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Hobson Creates Another Vacancy

Rep. David Hobson announced his retirement this weekend, making him the third Ohio Republican this cycle to announce his or her departure. First elected in 1990, Hobson was one of the most senior members of the delegation and served on the Appropriations Committee for 14 years.

“It is difficult to walk away from a job where you feel that you have a made difference in improving the lives of others and shaping national policy,” said Hobson. “But after careful thought and consideration, I believe that it is time for me to do this. Therefore, I am announcing that I will not file for re-election.”

Hobson reportedly wanted to spend more time with his grandchildren and told news outlets that the recent death of his colleague, Rep. Paul Gillmor (R-Ohio), played a huge part in his decision to retire now.

Hobson’s district is considered reliably Republican. Hobson won with at least 61 percent of the vote in every one of his general elections, and President Bush carried the district with 57 percent of the vote 2004.

The only announced Republican candidate so far is state Sen. Steve Austria, who currently holds the same legislative district that Hobson did when he was a state lawmaker.

“While no one can ever replace Dave Hobson in Congress, I believe that my service in the Ohio Legislature and in leadership positions over the past nine years has provided me with a great training ground to begin my campaign for U.S. Congress,” Austria said in his announcement Monday.

According to Austria, the two men have been friends for 26 years. Hobson is supporting Austria’s campaign.

“I think Dave Hobson has been a father figure to me, and he’s given me good advice throughout the years,” Austria said. “He attended my wedding, he attended my father’s funeral, we have a very close personal relationship as well.”

According to Ohio Democratic Party spokesman Randy Borntrager, the state party is in talks with candidates to run for the district, which he points out went 58 percent for Gov. Ted Strickland (D) in 2006. Borntrager named Clark County Sheriff Gene Kelly (D) as someone considering a bid for the seat.

“We’re looking for candidates who can raise the resources to win,” said Borntrager. “We’ll have a decent shot there, if we find the right candidate.”

Nonetheless, National Republican Congressional Committee Chairman Tom Cole (Okla.) said in a statement that Republicans expect to keep the seat.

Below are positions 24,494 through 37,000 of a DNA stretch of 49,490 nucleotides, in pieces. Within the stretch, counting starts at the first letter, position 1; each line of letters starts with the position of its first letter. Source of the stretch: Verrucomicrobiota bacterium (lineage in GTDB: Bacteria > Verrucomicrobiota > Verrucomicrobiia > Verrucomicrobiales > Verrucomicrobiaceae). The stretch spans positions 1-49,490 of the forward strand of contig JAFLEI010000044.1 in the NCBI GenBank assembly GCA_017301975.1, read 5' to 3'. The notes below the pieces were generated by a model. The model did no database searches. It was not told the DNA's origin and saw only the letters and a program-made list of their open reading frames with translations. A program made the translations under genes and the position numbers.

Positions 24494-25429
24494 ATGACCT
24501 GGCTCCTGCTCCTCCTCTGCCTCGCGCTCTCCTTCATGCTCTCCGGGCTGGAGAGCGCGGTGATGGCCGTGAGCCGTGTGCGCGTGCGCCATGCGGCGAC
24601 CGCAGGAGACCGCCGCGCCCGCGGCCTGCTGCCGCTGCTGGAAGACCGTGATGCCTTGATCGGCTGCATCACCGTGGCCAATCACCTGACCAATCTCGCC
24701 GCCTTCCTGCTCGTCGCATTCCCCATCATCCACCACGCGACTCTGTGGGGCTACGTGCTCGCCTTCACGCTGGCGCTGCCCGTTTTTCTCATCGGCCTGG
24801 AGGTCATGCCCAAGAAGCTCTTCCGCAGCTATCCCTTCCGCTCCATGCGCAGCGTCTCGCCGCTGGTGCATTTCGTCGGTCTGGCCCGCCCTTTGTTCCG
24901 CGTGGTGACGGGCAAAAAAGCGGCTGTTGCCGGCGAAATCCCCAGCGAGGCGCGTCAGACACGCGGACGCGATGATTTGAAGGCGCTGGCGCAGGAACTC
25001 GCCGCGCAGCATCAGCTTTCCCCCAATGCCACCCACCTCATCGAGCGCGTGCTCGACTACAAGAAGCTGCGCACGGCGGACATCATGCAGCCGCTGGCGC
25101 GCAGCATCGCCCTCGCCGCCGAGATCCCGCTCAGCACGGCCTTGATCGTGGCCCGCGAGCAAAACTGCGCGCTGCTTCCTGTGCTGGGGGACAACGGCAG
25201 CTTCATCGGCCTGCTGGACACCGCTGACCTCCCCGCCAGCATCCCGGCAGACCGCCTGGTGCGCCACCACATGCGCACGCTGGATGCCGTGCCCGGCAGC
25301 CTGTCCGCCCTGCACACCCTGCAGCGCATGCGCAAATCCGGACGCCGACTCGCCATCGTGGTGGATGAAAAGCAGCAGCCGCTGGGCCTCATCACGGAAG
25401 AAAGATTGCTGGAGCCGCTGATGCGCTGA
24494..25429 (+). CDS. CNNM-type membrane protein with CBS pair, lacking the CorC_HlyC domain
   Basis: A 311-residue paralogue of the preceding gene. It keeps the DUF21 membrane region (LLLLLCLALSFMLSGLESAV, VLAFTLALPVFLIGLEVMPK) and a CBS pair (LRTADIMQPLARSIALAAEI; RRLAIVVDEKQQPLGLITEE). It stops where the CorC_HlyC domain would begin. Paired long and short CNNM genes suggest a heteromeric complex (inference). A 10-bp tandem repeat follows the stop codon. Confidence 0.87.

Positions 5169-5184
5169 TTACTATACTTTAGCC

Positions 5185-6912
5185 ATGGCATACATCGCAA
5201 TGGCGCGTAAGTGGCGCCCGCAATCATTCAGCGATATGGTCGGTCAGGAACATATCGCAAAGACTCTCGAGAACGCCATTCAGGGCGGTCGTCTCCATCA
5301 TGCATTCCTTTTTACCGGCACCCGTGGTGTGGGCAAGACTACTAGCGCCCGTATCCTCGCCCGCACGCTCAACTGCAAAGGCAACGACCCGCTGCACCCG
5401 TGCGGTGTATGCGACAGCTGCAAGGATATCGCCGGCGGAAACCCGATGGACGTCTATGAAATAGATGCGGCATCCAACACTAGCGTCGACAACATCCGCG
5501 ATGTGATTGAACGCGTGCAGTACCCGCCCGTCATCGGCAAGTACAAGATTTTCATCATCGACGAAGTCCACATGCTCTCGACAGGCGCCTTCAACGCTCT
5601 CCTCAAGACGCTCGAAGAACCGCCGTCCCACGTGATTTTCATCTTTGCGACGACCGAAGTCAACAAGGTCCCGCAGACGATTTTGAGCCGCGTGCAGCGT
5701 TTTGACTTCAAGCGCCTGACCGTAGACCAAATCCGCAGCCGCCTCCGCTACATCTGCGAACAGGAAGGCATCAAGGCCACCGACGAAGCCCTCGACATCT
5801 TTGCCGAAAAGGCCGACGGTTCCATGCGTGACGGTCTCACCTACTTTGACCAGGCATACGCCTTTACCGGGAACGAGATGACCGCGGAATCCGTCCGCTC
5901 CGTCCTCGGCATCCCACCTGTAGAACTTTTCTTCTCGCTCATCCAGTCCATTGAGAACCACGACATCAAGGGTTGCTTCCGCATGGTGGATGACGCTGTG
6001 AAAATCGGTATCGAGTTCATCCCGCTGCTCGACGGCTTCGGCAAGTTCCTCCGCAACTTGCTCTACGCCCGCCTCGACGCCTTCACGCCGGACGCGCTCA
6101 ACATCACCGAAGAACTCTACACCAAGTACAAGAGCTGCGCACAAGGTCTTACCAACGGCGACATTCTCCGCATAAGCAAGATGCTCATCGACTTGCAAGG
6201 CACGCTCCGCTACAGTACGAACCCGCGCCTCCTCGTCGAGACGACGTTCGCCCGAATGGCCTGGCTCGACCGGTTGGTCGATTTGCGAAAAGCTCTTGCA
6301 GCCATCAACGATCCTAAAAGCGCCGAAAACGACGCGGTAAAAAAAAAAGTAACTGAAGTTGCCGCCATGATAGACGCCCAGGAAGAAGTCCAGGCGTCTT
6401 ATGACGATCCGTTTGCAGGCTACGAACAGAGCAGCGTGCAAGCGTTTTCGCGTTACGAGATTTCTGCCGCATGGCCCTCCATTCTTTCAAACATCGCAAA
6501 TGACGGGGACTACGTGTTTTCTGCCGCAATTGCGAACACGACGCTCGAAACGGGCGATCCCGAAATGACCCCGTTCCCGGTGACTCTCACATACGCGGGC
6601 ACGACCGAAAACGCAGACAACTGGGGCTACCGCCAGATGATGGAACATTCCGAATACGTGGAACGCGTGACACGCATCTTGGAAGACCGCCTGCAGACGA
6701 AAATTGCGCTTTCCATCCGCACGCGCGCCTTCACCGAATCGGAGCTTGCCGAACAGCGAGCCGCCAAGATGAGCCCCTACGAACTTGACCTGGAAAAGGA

“Ohio’s 7th Congressional District is a strong Republican seat that will continue to elect candidates that fight to keep taxes low, the economy strong and the nation secure,” he said. “We will be working with local activists and party leaders to send a candidate that fights for those same values back to Congress in 2008.”

Hobson’s announcement marks the third Republican retirement in the state for 2008. Ohio GOP Reps. Ralph Regula and Deborah Pryce announced their retirements already this cycle, though both are in districts that are considered more competitive for Democrats than the 7th.

Meanwhile back in Washington, D.C., a fellow Buckeye, Minority Leader John Boehner (R), praised his close friend and colleague.

“After serving together in the Ohio state Legislature, Dave and I came to Congress in 1991 and have remained close ever since,” Boehner said. “Our Congressional districts border one another, so we’ve literally worked side-by-side on many of our state’s most important issues for the past 16 years.”

Another of of his Congressional allies, Rep. Mike Turner (R-Ohio), called Hobson a “great mentor to me personally when I first came to Washington.” Pryce praised Hobson as a “thoughtful and deliberative lawmaker,” even calling him “Uncle Dave.”

“Congressman Hobson’s institutional know-how cannot be matched or replicated,” Pryce said in a statement. “While he was a passionate and ferocious advocate for his constituents, all of Ohio benefited from his understanding of good government and his ability to provide for it.”

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